A mid to high altitude fir that has previously been impacted by logging. It is assessed as Near Threatened.
The typical form of A. forrestii is mainly found around the the Lijiang area (Yulongxue shan) and across the border into the Muli district of Sichuan (China). It also occurs in Xizang and possibly northern Myanmar
Habitat and Ecology
The species (and its varieties) occurs in the high mountains of SW China at elevations between 2,400 m and 4,300 m a.s.l. (commonly 3,000-4,000 m), on grey-brown mountain podzols. The climate is cold and wet, annual precipitation ranges from 1,000 mm to 2,000 mm. The species forms forests in pure stands near the tree limit, or is mixed with Picea likiangensis, Larix potaninii, Tsuga dumosa and some broad-leaved trees, e.g. Betula albo-sinensis, Acer spp. and Sorbus spp. at lower elevations. An ericaceous lower shrub layer with Rhododendron spp. is often prominent.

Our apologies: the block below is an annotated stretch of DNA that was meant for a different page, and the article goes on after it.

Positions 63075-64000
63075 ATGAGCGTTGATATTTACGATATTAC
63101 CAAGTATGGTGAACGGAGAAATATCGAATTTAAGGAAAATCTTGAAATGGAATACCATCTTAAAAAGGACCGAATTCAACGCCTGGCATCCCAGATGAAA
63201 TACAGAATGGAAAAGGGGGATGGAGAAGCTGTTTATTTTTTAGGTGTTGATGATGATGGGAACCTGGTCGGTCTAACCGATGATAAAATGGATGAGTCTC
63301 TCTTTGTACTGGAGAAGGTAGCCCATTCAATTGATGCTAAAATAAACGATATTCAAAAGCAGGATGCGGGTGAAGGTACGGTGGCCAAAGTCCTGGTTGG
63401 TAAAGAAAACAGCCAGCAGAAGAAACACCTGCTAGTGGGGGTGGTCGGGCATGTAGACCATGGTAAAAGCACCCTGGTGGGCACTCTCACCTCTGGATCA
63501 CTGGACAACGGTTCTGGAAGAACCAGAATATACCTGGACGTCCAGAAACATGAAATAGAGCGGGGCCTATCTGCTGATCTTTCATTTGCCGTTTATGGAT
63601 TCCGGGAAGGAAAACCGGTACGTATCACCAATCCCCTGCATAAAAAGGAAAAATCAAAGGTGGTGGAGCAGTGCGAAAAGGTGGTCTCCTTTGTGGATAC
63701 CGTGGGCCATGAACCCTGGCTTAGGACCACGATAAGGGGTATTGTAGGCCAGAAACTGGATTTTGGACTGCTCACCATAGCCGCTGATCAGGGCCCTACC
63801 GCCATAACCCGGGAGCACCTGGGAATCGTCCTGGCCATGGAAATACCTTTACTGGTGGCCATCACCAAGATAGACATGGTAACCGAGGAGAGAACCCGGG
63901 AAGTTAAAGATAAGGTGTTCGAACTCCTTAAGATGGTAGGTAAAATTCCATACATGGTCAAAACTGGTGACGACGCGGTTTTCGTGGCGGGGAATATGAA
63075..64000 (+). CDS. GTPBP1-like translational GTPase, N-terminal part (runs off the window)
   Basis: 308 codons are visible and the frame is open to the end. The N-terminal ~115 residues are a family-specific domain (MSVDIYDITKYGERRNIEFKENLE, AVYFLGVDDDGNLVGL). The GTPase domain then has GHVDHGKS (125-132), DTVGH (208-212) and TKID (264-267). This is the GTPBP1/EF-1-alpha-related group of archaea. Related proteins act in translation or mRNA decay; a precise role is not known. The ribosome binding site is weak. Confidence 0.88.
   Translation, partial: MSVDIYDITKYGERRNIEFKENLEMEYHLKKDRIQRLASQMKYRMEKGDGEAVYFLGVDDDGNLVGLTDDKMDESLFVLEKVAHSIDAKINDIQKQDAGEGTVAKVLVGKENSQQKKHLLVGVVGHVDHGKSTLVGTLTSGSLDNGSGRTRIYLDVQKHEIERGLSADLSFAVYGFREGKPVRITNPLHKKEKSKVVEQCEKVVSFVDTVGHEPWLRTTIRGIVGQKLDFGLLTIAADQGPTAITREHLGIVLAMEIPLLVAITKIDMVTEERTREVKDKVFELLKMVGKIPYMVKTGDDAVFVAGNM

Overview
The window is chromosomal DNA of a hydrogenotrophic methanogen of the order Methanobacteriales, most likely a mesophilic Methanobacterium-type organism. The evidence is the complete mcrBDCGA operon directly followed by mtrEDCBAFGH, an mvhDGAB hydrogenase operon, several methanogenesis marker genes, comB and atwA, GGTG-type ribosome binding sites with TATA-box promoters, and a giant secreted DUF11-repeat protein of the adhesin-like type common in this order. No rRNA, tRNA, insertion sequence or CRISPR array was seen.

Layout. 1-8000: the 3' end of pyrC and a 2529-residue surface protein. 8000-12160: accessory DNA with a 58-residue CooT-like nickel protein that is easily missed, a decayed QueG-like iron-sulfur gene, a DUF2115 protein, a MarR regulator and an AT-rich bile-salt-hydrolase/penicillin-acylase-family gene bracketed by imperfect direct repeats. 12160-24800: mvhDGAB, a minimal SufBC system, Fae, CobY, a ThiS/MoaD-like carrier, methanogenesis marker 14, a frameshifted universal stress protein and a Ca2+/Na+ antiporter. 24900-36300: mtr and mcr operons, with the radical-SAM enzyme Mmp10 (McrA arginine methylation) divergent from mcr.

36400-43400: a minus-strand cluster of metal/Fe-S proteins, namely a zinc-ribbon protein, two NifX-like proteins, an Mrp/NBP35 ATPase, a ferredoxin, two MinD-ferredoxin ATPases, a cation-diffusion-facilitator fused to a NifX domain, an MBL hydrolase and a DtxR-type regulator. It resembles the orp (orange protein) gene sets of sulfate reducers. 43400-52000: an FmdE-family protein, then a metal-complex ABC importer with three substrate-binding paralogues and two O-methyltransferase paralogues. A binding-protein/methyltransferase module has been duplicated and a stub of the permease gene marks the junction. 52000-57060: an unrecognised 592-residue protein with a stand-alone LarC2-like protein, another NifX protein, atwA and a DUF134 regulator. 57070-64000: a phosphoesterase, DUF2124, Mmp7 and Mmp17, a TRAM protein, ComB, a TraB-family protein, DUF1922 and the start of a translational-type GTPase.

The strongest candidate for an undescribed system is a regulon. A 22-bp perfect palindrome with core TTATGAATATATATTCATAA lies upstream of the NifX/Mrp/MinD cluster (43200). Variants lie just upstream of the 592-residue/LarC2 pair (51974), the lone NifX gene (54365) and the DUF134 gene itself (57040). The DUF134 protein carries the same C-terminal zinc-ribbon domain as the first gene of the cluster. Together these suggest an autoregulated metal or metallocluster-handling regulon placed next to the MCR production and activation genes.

Forrest's Fir and and its several varieties occur at high altitudes, often up to the tree line and consequently only yield timber suitable for saw mill processing from larger trees at its lowest altitudinal range
Global Status and Rationale
Abies forrestii var. forrestii is assessed as Near Threatened (NT) as it occurs at lower elevations in the Lijiang and Muli districts where there has been significant deforestation. While the information available is not sufficient to assign a Vulnerable status under criterion A2cd, the use of NT is considered appropriate as highlighting a possible situation which may need to be addressed in a future re-assessment.
Logging has been the principal threat. Exploitation has (at least officially) ceased with Chinese forest conservation law now prohibiting logging in old growth forest in the western provinces.
The Government of China has recently imposed a logging ban in western China. This variety is present in a number of protected areas.